Climbing Preikestolen, Norway, in Comfortable Shoes

NorwayA few years ago we  hiked to the top of Preikestolen in Norway. Preikestolen is a steep cliff that rises 604 metres (1982 feet) above Lysefjorden, opposite the Kjerag plateau. It has an almost flat top of approximately 25 by 25 metres (82 by 82 feet), and is a very popular hiking destination.

We were advised to wear good walking shoes because of the terrain. The hike up was steep and challenging, but the view from the top of the cliff was breathtaking. We stopped at the summit long enough to catch our breath, admire the view, and have lunch.

As we sat munching sandwiches, an elderly Norwegian woman arrived. She wore a simple cotton dress, knee high hose, and comfortable older-fashion sandals. She looked like she had just stepped out the back door to put wash on the line.  I was amazed that she could clamber over the rocks and boulders in a dress and sandals, but she did, and apparently in relative ease. I was impressed!

More people arrived onto the plateau at the summit, and most of them were dressed in serious hiking footwear. Then a young women came into view. She was wearing white, pointed toe, thin soled go-go boots, with clothing to match the look she was trying to achieve. I was amazed that she could clamber over the rocks and boulders too, but the look on her face said she hadn’t found it as easy as the elderly lady. “Ouch”, her feet said.

We all made it off the mountain that day. Some had sorer feet than others.  But what I don’t really understand is why some women think they have to stuff their feet into uncomfortable shoes. Men don’t do that, do they? Why do women?

I suppose the answer to that question is, “It is fashionable.” So the next question is, why are so many women slaves to fashion?

Did you Get the H1N1 Flu Shot in 2009?

purple monster

Toonaday flu bugH1N1 was probably the most talked about topic in the whole world in 2009. Worldwide, annual flu epidemics are estimated to result in about 3 to 5 million cases of severe illness, and about 250 000 to 500 000 deaths. In 2009, H1N1, or Swine Flu was the pandemic.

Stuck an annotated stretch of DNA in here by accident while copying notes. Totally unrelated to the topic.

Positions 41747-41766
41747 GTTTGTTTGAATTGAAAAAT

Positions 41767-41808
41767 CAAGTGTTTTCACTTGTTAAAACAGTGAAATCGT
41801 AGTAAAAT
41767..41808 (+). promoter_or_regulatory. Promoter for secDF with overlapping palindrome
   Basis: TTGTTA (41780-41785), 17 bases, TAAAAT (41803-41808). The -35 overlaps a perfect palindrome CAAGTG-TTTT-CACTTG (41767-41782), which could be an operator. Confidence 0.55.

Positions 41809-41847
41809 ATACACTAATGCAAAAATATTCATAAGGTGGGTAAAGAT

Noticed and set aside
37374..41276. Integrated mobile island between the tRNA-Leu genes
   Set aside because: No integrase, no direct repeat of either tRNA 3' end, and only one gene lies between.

It was hard to pick through the rhetoric to find out how spooked (or not) you should be by this bug. The easiest to read and most user friendly source I found was at the US Department of Health site at FLU.GOV

Less easy to read, but useful to Canadians is FIGHT FLU

I wanted to understand how this flu affected my age group. Good News! According to several sources, there may be some benefit to being a healthy person over the age of 60. Research suggests a percentage of people in this age group may have some natural immunity to the H1N1 Flu virus. This immunity may not prevent you from getting the flu, but it may reduce the symptoms significantly.

Apparently H1N1 has met the criteria for inclusion as a pandemic.  I lived through the two previous flu pandemics, but I don’t remember anything about them. Will I live through this pandemic? It’s hard to say. I’m pretty healthy, but no one knows what this virus might do. Will I get the vaccine? I might, but I am not going to take a vaccine away from someone who is at greater risk than I am. According to the clinic in my area, the criteria for getting a flu shot this week is “pregnant women, children under five and people under 65 with chronic health issues”.

I’m not going to fall prey to all the hype and fear that swirls around this flu. That could make you sicker than the flu itself, I think.

I do, however, love all the stories that have circulated on the internet about Swine Flu and Miss Piggy…